Heck, I kinda’ run one of my own.
But you know what? We could do a much better job. If you spend any time at all reading worship related magazines or hitting websites focused on training, you’ll probably identify with parts of this list.
I think worship resources operate under assumptions that don’t match up with where worship leaders live and serve.
I talk to people all the time who are seriously struggling in their ministry and have been repeatedly let down by worship resource sites and periodicals.
10. THEY’RE ALWAYS SELLING SOMETHING
I’m not talking about advertising. I’m talking about the refrain from many resources that assume we all have the same stuff to work with. When’s the last time you read an article about how to lead well using stage wedges? But did you know a lot of churches still use wedges? Hit one or two of these sites/magazines and try not to feel like your church is a piece of junk because you don’t have any of the cool stuff.
9. THEY SATURATE US
In addition to selling us an idea of what church should look and sound like, many sites overwhelm us with information. Go to any album review section…eight albums reviewed for use in congregational worship? Some of us are still trying to teach songs that came out two years ago! Give us more articles and fewer lists.
8. THEY’RE NEVER NEGATIVE
Some records suck. Some books aren’t very good. We all know this – even the reviewers know this! Ministry is too hard to spend all our time patting every single resource on the back.Wouldn’t you appreciate reviews being a bit more honest? (However, gear reviews are brutally honest on these sites. Why does gear get the honest look but not the latest CD?)
7. THEY DON’T TALK ENOUGH THEOLOGY
Listen, I’m the first guy to flake out when some guy wants to prove the concept of justification by way of the Greek inference as it relates to the context of Romans. But if you’re going to interview some CCM star about their new worship record, why not ask them to give some reasons why these songs need to be sung. We give CCM worship stars a pass on this stuff and we shouldn’t.
6. THEY’RE NOT PRACTICAL (ENOUGH)
Many magazines and websites are making efforts to build in practical tips, which has been very refreshing. But we can do better. I dig a four-page spread on why hymns are good, wouldn’t you love a sidebar or two on how to implement hymns? Or what about recommending band arrangements of hymns? Teach us!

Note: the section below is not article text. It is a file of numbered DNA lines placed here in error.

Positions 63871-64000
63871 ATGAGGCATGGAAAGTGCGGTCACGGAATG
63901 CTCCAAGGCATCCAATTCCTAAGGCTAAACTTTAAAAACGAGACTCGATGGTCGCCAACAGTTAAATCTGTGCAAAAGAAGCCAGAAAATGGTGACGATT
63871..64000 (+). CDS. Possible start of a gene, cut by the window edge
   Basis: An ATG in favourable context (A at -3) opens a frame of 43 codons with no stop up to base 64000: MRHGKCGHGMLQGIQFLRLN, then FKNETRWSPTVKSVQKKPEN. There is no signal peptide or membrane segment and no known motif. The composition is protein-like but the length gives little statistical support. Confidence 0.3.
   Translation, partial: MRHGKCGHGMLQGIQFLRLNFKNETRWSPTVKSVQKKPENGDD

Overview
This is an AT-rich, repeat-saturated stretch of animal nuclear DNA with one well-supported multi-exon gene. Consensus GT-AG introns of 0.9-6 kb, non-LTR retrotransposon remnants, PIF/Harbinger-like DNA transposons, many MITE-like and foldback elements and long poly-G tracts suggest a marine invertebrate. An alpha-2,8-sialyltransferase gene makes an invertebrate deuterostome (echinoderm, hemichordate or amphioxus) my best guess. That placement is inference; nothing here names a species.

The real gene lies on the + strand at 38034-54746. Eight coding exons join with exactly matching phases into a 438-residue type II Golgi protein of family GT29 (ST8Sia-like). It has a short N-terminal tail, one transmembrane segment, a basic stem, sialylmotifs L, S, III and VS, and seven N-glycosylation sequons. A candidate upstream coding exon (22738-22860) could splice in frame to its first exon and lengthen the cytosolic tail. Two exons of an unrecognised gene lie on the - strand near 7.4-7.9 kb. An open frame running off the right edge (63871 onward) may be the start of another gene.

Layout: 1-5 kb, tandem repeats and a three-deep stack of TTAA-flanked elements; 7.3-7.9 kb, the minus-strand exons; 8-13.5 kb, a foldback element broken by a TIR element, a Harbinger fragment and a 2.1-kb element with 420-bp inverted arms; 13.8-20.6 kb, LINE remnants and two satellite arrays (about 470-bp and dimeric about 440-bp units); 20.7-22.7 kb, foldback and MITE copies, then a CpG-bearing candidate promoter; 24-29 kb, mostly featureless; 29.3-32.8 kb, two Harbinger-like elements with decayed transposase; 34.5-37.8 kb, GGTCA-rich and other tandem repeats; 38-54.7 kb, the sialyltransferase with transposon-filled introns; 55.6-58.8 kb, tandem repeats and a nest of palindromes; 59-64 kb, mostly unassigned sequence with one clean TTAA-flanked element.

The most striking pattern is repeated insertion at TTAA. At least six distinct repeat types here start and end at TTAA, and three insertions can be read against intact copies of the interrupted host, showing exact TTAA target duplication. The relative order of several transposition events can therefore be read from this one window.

5. THEY DON’T FACTOR SMALL CHURCHES
When the sites are practical, they still don’t factor is small churches. There are great articles out there about sound mixing and chord inversions and backing vocals, but I hardly ever see those ideas adapted for small congregations. There is nothing more heartbreaking for a small church worship leader than reading an entire magazine and find no tips on how to make all that stuff happen!
4. THEY DON’T THE DIFFERENCE BETWEEN YOU & FAMOUS WORSHIP LEADERS
Yes, there are some famous worship leaders who lead in their local churches. But many of those churches feature paid musicians and have sound systems that cost more than the operating budget of a small town. I’m grateful for pro musicians leading in the day-in-day-out ministry of the local church, but many of them work in a very different world than you and me. When’s the last time a worship resource featured a regular person from a local church?
3. THEY HAVE TOO MANY ADS
Ads pays the bills, so that’s a necessary thing, but I’m done with the sidebar of nine different conferences and web providers on every. single. page.
2. THEY TRY TO PLEASE EVERYBODY
Like it or not, we’re in “specialized” culture. You won’t find many business that try to sell everything you could ever need and yet, that exactly what a lot of worship resources do. Many of them try to maintain a catalog of information for suggested reading, choral arrangements, children’s music programs, college classes focused on worship leading, avant-garde indie worship bands and letters to the editor. I wonder if these folks would do more good if they’d narrow the field a little.
1. THEY TRY TO BE TASTEMAKERS
Why are we letting guys who design websites and publishers of magazines decide what’s valuable in our ministry field? I read all these bylines and bios and very few of them are from people working in a local church. Doesn’t it stand to reason that people in church ministry should be the ones encouraging people in church ministry?
As always, I invite your feedback. Don’t hesitate to chime in!